Alert guide dog helps trio escape car on sidewalk
A mid-morning stroll in downtown San Rafael nearly turned disastrous when a 93-year-old woman drove backward down a sidewalk, narrowly missing two employees and a dog from Guide Dogs for the Blind.
“It was just an unbelievable sight to see something going backwards, barreling down the sidewalk,” said Todd Jurek, a training supervisor for Guide Dogs for the Blind. He quickly herded the fellow employee and dog out of harm’s way when he noticed the dog jerk its head to look behind them.
The dramatic scene, captured on video by a private security camera mounted on a nearby building, can be viewed at www.marinij.com.
The incident occurred at about 11:30 a.m. Monday, when Jurek and Danielle Alvarado, an apprentice instructor, were walking on Fourth Street near E Street with an 18-month-old yellow Labrador retriever, O’Neil.
Jurek, 48, of Petaluma, said he was spotting Alvarado, who was blindfolded, and assessing O’Neil’s guide dog skills when he noticed O’Neil turn around to look behind him. When Jurek looked back to see what had caught O’Neil’s attention, he saw a black car headed straight for them.
The surveillance video shows the three walking down Fourth and then Jurek running and pushing Alvarado around an E Street corner seconds before a black car speeds backwards down the sidewalk, smashing a store window and finally coming to rest on the opposite corner of Fourth and E streets.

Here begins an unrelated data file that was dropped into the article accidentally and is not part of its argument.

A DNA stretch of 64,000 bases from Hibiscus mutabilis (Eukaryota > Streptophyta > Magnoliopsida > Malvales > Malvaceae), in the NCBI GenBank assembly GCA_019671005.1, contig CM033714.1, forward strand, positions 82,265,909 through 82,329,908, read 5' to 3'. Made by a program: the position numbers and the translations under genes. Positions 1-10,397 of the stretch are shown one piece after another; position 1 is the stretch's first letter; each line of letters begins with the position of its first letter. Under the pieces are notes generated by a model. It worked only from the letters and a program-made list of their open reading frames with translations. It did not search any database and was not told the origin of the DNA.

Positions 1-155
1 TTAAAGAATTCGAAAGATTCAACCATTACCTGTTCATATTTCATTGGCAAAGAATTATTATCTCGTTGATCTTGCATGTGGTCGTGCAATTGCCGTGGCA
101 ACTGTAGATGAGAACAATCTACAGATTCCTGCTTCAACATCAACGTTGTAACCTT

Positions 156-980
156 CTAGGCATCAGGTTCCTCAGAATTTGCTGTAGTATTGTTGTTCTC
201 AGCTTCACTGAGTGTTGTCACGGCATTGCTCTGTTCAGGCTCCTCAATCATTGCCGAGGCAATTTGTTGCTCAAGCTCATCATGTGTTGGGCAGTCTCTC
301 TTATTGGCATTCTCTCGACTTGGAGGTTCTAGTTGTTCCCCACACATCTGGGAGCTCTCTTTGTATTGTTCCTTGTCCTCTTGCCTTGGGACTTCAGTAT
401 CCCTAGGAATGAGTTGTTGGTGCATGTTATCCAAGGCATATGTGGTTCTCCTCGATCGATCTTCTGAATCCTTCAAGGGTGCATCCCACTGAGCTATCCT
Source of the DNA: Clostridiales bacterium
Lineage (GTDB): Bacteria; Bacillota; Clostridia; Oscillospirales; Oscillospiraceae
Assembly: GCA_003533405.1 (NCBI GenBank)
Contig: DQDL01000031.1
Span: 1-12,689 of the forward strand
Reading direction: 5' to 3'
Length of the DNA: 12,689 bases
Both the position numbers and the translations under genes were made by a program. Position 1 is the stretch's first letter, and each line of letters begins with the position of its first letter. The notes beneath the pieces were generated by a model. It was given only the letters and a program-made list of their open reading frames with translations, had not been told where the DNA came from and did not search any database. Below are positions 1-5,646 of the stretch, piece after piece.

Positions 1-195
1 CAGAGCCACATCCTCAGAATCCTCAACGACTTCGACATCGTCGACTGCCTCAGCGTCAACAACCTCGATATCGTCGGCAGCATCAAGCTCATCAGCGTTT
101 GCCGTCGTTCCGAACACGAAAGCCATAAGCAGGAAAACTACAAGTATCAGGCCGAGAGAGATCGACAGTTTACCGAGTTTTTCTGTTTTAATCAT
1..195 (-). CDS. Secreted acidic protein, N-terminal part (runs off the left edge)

Jurek said he heard the glass window break, but it was O’Neil who turned his head first to see what was happening.
“He probably heard the commotion before the window popped,” Jurek said.
As the car tore down the sidewalk, it hit a city bench, nicked a stop light and barely missed colliding with another car. Jurek said he just grabbed Alvarado and yelled “go, go, go!” as one of the car’s doors came off and pieces of the vehicle flew everywhere.
“My thought was, is this car going to continue around the corner and are its debris going to fly at us?” Jurek said.
Miraculously, no one was injured in the incident, including the driver and her passenger, Jurek said.
San Rafael police Sgt. Raul Aguilar said the driver of the car, a San Rafael resident, is not suspected of intoxication and did not appear to have a medical emergency before the incident.
The investigation is continuing, but the preliminary theory is that the woman put the car in reverse instead of forward, and the angle of the wheels sent her up on the sidewalk, Aguilar said.
The police department is requesting a reexamination of the woman by the Department of Motor Vehicles.
Jurek, who has worked for Guide Dogs for 21 years, called
the incident a one-in-a-million event in which both the dog and handler responded correctly — with O’Neil turning back around to help move Alvarado out of harm’s way, and Alvarado not letting go of the dog’s leash.
“You can’t train a dog for such a dramatic incident,” Jurek said.
O’Neil underwent additional traffic training and testing Tuesday, just to confirm he wasn’t traumatized by the incident. Jurek said the courageous canine is in the midst of his final testing and will soon be protecting one of the Guide Dog’s blind or sight-impaired clients.
“He’ll get placed with someone likely in the next two or three weeks,” Jurek said.
~ Courtesy of Mercury News